Hastings & St. Leonards on-line community newspaper

Digging out the truth about women spies

What image comes to your mind when you hear the term ‘women spies’? The stock reaction seems to be Mata Hari, or some of the James Bond girls. This was the response with which Ann Kramer was first confronted when she began work on her new book, ‘Women Wartime Spies’, writes Nick Terdre.

Her decision to dig beneath the stereotypes, taking a broad look at women’s participation in espionage and intelligence work in both world wars, was vindicated by some remarkable findings which leave the stereotypes floundering in the dust.

One invaluable nugget Ms Kramer unearthed was La Dame Blanche – The White Lady. “This was an extraordinary network of men, women and indeed children, who were operating in occupied Belgium and France in World War I, obtaining information about German troop movements, weaponry and so forth, and reporting directly to the British secret service,” she says. They were so effective that during the last 18 months of the war, La Dame Blanche was said to be supplying more than 75 percent of the intelligence coming out of occupied Belgium and France. “But there is no reference to them whatsoever in books of the First World War that I’ve looked at,” she says.

In World War Two, a considerable number of agents of the Special Operations Executive (SOE) were female. In one of its main areas of operation, France, 39 women acted as couriers or wireless operators. In taking on such missions, they showed undoubted bravery – the chances of being betrayed or captured were very high.

“Thirteen never came back, and they died horrible deaths in concentration camps,” says Ms Kramer. “I think particular brutality was handed out, as it always is, to spies. That’s the nature of the game. If you are caught, it’s going to be unpleasant, you’ll be tortured, you’ll probably be killed.”


Intelligence army

Women also participated in large numbers in the intelligence work back home. Even in World War One, the British secret service, then in its infancy, relied heavily on women. “There was a positive army of hundreds of women who also fought in this secret intelligence war but from behind desks or in the corridors of the offices of British military intelligence, working as clerks, typists, telephonists, censors, decoders and translators, helping to intercept and process top-secret information,” the author writes. All this and at the time they didn’t even have the vote.

It was a similar picture in World War Two – women could not become combat troops but there was a great will to contribute in whatever way they could, including intelligence work. At Bletchley Park, for example, where the Government Code and Cipher School worked to crack enemy codes, including Enigma, women made up more than 80 per cent of the staff.

Not surprisingly the idea of women engaging in espionage and intelligence work provokes a chauvinist response in some male quarters. A notable example is one Grant Hamil, who in 1915 published an early history of the British secret service which Ms Kramer came across. “He said women are incapable of patriotism, they aren’t consistent enough, they keep falling in love, they can’t be trusted,” she recounts. “But everything I uncovered in my own research completely gave the lie to everything he said…Women were recruited and agreed to do the work, many of them out of a sense of great patriotism. Some of them had lost husbands, lovers, fiancés; they weren’t hysterical or temperamental. Some of them had children they left behind.”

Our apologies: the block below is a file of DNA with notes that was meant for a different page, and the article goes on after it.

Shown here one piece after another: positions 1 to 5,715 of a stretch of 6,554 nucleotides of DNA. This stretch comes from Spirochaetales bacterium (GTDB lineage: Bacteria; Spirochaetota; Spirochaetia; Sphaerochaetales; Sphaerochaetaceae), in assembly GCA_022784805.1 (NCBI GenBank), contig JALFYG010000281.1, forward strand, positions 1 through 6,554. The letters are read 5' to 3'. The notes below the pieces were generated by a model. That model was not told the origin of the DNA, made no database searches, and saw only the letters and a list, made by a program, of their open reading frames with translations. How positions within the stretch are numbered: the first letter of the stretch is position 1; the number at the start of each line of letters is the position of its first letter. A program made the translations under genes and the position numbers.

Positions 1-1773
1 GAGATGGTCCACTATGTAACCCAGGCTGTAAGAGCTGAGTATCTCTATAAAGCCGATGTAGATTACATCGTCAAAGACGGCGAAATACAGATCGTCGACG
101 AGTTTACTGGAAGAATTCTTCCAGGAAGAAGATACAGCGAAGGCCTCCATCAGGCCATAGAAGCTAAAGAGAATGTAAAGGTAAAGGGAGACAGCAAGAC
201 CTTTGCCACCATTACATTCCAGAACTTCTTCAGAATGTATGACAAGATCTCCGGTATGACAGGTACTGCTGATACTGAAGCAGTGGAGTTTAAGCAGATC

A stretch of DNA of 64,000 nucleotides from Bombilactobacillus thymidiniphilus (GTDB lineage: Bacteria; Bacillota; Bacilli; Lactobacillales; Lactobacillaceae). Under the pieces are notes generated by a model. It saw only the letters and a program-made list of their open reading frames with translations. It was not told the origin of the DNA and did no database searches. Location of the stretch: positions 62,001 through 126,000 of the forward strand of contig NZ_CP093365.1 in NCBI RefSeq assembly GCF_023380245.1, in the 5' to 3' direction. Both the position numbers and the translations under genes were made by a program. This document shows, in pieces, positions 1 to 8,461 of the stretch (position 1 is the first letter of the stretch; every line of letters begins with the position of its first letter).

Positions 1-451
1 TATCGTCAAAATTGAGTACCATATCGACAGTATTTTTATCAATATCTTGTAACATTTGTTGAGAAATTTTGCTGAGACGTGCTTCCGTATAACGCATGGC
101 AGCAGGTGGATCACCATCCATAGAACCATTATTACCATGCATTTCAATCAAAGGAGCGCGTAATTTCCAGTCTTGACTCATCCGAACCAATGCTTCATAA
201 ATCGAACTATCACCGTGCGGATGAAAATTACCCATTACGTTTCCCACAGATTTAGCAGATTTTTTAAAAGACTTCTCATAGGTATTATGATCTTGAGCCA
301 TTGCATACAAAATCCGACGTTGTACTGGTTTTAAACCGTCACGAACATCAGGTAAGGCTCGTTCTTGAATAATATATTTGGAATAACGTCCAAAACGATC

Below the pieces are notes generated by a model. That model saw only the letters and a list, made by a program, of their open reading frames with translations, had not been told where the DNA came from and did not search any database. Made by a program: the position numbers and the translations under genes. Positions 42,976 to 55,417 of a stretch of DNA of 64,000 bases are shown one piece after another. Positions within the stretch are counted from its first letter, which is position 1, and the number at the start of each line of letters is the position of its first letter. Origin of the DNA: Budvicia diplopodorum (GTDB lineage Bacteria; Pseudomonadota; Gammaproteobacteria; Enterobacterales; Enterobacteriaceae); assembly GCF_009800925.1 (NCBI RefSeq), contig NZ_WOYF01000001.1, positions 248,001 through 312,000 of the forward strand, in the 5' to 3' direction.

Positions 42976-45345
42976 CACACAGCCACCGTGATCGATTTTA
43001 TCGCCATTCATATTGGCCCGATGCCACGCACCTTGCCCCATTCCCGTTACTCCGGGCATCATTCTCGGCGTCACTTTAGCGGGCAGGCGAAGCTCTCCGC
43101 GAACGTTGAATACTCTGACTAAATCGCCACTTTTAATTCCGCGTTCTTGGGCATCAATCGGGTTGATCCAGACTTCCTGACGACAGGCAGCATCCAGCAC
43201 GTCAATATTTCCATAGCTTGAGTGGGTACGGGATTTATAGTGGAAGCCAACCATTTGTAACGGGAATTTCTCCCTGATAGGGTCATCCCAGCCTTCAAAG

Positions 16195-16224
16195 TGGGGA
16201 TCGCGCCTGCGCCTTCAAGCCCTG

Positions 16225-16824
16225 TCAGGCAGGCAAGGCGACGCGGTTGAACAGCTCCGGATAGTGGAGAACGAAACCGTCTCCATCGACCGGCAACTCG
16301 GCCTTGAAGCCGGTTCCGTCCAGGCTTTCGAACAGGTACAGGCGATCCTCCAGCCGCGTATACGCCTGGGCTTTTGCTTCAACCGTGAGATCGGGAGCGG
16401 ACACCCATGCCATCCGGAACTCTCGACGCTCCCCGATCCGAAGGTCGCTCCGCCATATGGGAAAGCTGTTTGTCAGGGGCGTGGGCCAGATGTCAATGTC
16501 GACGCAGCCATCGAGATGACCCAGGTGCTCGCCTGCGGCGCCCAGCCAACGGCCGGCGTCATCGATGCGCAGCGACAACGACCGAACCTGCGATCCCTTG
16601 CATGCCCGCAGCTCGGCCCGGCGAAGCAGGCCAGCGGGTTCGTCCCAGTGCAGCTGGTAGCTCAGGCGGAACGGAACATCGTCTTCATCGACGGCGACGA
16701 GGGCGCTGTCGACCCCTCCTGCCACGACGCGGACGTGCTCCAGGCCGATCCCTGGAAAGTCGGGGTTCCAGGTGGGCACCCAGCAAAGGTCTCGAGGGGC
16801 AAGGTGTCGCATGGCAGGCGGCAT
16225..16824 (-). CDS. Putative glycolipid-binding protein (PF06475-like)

Grant’s prejudices were no doubt widely shared, but not by all men. The opposite view was expressed by Captain Selwyn Jepson, the senior recruiting officer for the Special Operations Executive (SOE), when he said after the war, “Women were much better than men for the work. Women…have a far greater capacity for cool and lonely courage.” It was Jepson who persuaded Prime Minister Winston Churchill to allow women to be recruited to SOE.


Local connections

There are some local connections. Vera Atkins, assistant to the head of the SOE’s French section, settled in Winchelsea shortly before World War Two broke out and afterwards returned to these parts; she died in Hastings in 2000.

Also living locally was the niece of Madeleine Damerment, one of the SOE agents parachuted into France, who responded when Ms Kramer put a notice about her research in the local paper. Although she had never met her aunt, she was able to supply a lot of additional information about her.

When she first took on the book, Ms Kramer was not very enthusiastic about the subject of women spies. “But in the end I enjoyed writing the book very much,” she says. “And I came away with a sense of incredible admiration for the women who took part in both world wars.”

Ann Kramer is a historian based in Hastings. Her last book was Land Girls and Their Impact, published in 2008, and her next, due out this spring, is about conscientious objectors, male and female. More information is available on her website,

Women Wartime Spies, by Ann Kramer. Pen & Sword 2011, 160 pages, £19.99.


Posted 10:44 Thursday, Mar 8, 2012 In: Hastings People

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